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We need something similar to Godwin's law where anyone who argues that people don't care about something automatically loses the argument.

Of course people don't care more about iPhones than their own kids. Pick just about any X and people don't care more about X than their own kids.

That doesn't mean X doesn't matter, or people wouldn't care more about it if the understood it better, or wouldn't be better off if it was different, or that we shouldn't try to do something about it.




If we polled all smartphone owners and asked them how much they would pay to be able to own their phone in the way that Stallman owns his computer I'd bet a large amount of money that the median would be 0 cents and the average would be less than 1 cent. This isn't just a question of caring less. The huge majority of users do not care at all about this.


If we polled all smartphone owners and asked them who Stallman is, the majority of them wouldn't be able to tell you. That doesn't mean it doesn't affect them.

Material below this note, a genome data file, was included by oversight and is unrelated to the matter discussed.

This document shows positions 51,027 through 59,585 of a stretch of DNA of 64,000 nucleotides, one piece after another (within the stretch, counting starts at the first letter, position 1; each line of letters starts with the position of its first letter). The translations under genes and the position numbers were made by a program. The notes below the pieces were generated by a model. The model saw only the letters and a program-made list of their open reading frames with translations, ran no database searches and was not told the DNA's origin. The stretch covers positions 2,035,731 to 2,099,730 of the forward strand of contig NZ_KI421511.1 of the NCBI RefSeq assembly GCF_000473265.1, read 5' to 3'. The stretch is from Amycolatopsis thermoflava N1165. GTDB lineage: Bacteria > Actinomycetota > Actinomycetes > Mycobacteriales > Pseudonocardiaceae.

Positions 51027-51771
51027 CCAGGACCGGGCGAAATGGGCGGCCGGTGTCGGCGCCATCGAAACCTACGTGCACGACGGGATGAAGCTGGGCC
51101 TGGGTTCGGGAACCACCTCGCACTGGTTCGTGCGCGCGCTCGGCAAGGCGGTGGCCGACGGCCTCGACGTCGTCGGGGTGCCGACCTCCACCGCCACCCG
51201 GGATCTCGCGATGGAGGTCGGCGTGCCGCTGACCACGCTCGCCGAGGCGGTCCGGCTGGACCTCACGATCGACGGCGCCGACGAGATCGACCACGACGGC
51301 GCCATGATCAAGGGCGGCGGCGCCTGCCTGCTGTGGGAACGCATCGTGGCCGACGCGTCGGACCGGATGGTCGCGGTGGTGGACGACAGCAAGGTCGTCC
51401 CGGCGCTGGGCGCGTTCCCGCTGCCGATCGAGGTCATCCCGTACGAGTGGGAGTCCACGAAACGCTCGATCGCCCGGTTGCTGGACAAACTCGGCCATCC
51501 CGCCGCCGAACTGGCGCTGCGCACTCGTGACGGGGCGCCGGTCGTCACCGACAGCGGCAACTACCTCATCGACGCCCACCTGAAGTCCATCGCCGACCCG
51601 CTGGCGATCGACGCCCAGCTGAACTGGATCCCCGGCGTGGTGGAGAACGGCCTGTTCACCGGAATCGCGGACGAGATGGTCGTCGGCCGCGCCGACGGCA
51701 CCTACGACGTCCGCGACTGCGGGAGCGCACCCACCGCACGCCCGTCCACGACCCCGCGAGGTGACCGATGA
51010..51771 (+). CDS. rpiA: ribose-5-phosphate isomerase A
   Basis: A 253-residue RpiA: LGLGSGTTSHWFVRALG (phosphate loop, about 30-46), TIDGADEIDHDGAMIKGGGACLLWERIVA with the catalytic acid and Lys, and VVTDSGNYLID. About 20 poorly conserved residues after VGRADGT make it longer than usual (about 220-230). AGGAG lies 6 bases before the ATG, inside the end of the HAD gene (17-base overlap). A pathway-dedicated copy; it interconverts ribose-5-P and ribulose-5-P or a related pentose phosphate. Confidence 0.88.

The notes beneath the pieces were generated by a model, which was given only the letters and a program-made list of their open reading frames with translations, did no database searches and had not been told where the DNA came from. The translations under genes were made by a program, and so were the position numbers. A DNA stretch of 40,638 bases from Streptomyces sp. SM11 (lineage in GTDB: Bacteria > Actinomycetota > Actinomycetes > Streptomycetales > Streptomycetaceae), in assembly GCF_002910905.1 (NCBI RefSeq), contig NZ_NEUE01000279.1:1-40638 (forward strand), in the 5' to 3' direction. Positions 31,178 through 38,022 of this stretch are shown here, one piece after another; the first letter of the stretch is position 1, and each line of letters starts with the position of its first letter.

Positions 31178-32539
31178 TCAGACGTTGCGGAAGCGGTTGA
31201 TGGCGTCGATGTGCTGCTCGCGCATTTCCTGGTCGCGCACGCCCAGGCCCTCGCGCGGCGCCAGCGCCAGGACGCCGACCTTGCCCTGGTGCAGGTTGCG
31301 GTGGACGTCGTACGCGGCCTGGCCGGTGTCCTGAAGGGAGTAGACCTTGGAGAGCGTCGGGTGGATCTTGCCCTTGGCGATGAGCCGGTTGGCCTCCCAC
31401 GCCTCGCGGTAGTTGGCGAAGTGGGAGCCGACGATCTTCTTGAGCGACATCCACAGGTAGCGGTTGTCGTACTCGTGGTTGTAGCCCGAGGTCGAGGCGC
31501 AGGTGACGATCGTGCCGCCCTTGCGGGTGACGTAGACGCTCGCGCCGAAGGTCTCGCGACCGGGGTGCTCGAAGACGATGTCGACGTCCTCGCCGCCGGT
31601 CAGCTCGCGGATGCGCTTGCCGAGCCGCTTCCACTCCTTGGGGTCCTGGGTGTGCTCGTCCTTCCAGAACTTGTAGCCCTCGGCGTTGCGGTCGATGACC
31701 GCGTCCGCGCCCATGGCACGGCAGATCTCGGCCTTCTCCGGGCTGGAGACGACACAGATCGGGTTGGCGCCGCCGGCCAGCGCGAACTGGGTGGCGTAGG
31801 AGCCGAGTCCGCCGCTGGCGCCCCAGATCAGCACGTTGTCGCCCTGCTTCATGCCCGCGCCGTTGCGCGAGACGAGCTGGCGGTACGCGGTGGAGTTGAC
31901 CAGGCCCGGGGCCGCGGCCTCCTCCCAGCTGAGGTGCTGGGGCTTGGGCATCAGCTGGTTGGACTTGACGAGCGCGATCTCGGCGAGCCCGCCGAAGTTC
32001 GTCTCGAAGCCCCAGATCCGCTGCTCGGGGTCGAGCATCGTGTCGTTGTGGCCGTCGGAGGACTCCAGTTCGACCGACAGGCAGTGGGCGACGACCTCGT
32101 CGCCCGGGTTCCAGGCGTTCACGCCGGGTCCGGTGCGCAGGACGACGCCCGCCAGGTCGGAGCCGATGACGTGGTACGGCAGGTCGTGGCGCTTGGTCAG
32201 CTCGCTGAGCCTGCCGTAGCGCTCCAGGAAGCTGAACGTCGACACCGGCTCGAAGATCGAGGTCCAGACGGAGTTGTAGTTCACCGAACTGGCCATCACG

And if you're talking about a poll where you ask people whether they would like to have a larger selection of apps for their phone, or they think it should be easier for small developers to enter the market, or they think Google should have more control over their phone than they do, the majority of people are not going to choose less apps and less freedom at the same price.

The fact that you have to put it against dollars to get them to do what you want is just leveraging the fact that the median user is not rich to claim that nobody wants something that everybody wants because everybody also wants to save money (and the implication that the median person values it at less than a penny is hyperbole). Why should you have to pay extra for freedom? Should only the rich have it?


What you're really getting at by suggesting we poll people on Stallman, I think, is that they're uninformed, and AnthonyMouse is dead-on where he suggests rephrasing what it means to own your high-tech stuff so that it's comprehensible to the general public.




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